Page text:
How to make money for college

For most of us, the hardest part of saving money is getting started. It doesn't get more comfortable when you're trying to save money in college. In fact, for most students, it is a nightmare.

Saving money as a college student comes with a lot of advantages, especially being able to manage funds. A lot of individuals in the labor market today are bankrupt because of their inability to manage their funds.

So, if you can master the art of saving, it will help you a lot after college. This is why I came up with some helpful tips on how to save money in college.

Choose a reason for saving by creating short and long-term goals

Before saving any money, you need to have a reason for saving. Without reason, it will be challenging to stay motivated when you are about to give up, trust me, moments will come when you feel like you can take it no more. Also, when a good reason for saving is nonexistent, the entire saving will end up being used on an irrelevant spending spree. This is why you need a reason to save.
You can start by dividing those reasons into short-term needs or long-term needs. By differentiating between emergency needs and long-term needs, a goal for your savings will be created and only then will you be able to appreciate the purpose of saving.

Reduce overspending

Believe It or not, in most cases, for you to be able to save, you need to cut your spending limit, and I understand this is very difficult for a college student, but saving money comes with a price. A very efficient way of reducing overspending is to spend less money on what students will generally spend lavishly on.
Things like phone bills and internet bills come to mind. To make the temptation a bit less, you can make use of prepaid cards in place of cash, since you can spend within the card’s limit.
To make this work, you need to mark out what’s essential and what’s not, this leads me to my next point, budgeting.

What’s your budget?

After choosing a reason for saving and reducing your spending limits, it’s time to make a budget for your daily, weekly or monthly needs. Without this, you won’t be able to keep track of what you are spending your money on, and this can skyrocket your spending.
When you are budgeting, you need to be realistic with it. For example, if you don’t have an extra source of income or you don’t work a job, it will be very unrealistic to spend money on designer shoes and apparels every single week.

Also, when you budget, you will be able to allocate funds to the essential needs down to the least important things.

Many online tools will help you with budgeting if you don’t know where to start from. Since we are trying to help you save, I have decided to link you with the free tools right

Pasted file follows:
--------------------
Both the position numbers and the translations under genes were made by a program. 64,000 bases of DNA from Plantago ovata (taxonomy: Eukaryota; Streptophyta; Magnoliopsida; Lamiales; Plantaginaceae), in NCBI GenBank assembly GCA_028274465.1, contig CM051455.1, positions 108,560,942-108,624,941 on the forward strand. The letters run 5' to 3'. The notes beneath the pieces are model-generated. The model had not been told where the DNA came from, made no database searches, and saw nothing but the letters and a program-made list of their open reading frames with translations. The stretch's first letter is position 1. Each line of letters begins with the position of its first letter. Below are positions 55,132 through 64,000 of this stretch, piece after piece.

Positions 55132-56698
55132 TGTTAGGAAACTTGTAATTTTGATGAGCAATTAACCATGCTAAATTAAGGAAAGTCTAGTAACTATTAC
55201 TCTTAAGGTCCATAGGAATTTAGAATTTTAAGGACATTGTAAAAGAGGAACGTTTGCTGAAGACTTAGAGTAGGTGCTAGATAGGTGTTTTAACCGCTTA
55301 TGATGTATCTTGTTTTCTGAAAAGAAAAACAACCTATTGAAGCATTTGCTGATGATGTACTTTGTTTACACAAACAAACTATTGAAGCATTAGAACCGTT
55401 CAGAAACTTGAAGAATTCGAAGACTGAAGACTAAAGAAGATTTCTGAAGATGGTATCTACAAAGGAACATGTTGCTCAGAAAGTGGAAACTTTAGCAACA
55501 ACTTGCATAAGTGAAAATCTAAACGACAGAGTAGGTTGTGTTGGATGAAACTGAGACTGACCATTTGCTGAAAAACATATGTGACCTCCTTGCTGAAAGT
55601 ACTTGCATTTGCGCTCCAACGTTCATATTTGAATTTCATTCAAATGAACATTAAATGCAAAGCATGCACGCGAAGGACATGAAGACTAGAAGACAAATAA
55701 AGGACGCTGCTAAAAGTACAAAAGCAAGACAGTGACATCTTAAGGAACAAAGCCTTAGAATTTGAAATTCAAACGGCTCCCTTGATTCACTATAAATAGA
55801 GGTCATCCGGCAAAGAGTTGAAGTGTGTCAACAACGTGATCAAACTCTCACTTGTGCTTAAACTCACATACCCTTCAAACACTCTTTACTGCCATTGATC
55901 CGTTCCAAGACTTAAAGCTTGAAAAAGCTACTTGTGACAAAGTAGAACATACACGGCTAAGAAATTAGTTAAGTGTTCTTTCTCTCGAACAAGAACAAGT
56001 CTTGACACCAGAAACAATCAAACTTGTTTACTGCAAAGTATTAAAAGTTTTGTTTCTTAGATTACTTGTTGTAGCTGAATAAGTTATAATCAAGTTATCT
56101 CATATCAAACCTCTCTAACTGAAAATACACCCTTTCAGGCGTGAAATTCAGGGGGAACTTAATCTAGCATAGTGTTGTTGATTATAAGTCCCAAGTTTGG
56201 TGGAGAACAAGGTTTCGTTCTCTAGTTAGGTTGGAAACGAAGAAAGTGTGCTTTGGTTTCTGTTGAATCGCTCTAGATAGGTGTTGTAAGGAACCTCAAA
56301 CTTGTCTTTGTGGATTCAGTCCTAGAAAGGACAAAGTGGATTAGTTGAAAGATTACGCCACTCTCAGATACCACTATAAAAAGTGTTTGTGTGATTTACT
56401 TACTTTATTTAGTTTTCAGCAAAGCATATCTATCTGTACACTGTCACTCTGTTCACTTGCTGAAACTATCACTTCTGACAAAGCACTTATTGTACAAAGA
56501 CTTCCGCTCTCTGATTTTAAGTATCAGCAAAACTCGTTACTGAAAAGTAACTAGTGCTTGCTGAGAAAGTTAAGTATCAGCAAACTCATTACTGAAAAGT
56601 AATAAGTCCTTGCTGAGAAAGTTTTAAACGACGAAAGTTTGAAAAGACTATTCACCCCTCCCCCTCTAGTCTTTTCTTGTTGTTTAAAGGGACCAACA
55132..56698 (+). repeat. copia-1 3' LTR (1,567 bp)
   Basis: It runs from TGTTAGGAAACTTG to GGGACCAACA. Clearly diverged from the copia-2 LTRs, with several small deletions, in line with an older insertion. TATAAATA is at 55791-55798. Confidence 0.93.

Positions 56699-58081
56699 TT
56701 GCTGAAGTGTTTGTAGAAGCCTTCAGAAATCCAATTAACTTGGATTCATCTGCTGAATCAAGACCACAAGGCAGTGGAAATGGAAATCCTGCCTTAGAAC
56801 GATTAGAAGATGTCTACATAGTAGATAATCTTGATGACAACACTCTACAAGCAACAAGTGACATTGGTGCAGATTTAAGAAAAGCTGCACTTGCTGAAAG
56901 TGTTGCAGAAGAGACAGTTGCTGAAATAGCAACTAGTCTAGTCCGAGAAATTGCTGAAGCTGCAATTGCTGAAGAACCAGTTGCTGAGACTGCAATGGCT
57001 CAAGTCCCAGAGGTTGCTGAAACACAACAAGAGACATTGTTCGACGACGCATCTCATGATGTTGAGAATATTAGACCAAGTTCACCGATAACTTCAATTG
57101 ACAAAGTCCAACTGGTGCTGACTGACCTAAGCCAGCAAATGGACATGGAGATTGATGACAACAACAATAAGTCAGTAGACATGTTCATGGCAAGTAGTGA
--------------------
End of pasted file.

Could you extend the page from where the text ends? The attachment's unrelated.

You don’t have to cut out fun… entirely

Now, just because you are trying to save money as a student doesn’t mean you have to cancel out having fun. We all have “Lifestyle choices” right? It’s only fair you reward yourself when the opportunity presents itself. For fun, you can budget more money on what you enjoy most than what you enjoy less. For example, going to have fun with friends versus going out to eat. Which would you rather spend more money on?

Create a separate account (savings)

Creating a separate account will go a long way in reaching your savings goal. This was one of my most effective strategies. The temptation to grab that money becomes less when you have all your savings in a separate account. Having a savings account will help you differentiate between cash meant for spending and meant for savings.
Two types of savings account will help you with your saving goals are Savings Account and Certificate of Deposit(CD). The savings account will help you keep money on the side while being able to access your money when you need while with the CD, you will be able to lock your funds for a period of time.

Stay away from impulse purchases triggers

Friends are fun to be with but not always, especially when shopping. It's no news that friends can influence your shopping decisions. When you are shopping with a friend, there’s a high chance that your buddy can talk you into purchasing what you won’t buy if you were to shop all by yourself. Shopping alone won’t be a bad idea to ward off impulse purchases.

Putting all the blames on friends is not fair, there are so many circumstances that will trigger an impulse purchase.

E.g., we can also put some of the blames on the lights that turn on when you pass the aisle of frozen foods, candies or magazines. Some stores have this light to turn on when customers pass by them. So, next time, be on the lookout for the lights to avoid impulse purchases.

Make the most out of discounts and gift cards

A lot of brands and shopping mall located around college campuses are always giving out discounts. You can be on the lookout for such discounts and take advantage of them.

Thanks to the internet, sites like Cardpool and Raise will help you save up to 20% by purchasing someone’s unwanted gift card.

Buy used stuff and sell old stuff

Instead of spending money every time on new stuff, you can actually recoup the money spent on new stuff by selling some of your old items- this alone has helped a lot of students save money in college.

Before you buy a new book, for example, check around campus to find students who are willing to sell their books for a lesser price. There are a plethora of used books on Collegebooksdirect and CampusBooks will help you buy and sell books.

Rounding it up….

These are some of the ways to save money in college. I know it’ll be tough but trust me, it will be well worth it. Make sure you use a tip or two in the above guidelines and in no time, you'll see yourself achieving your savings goals.

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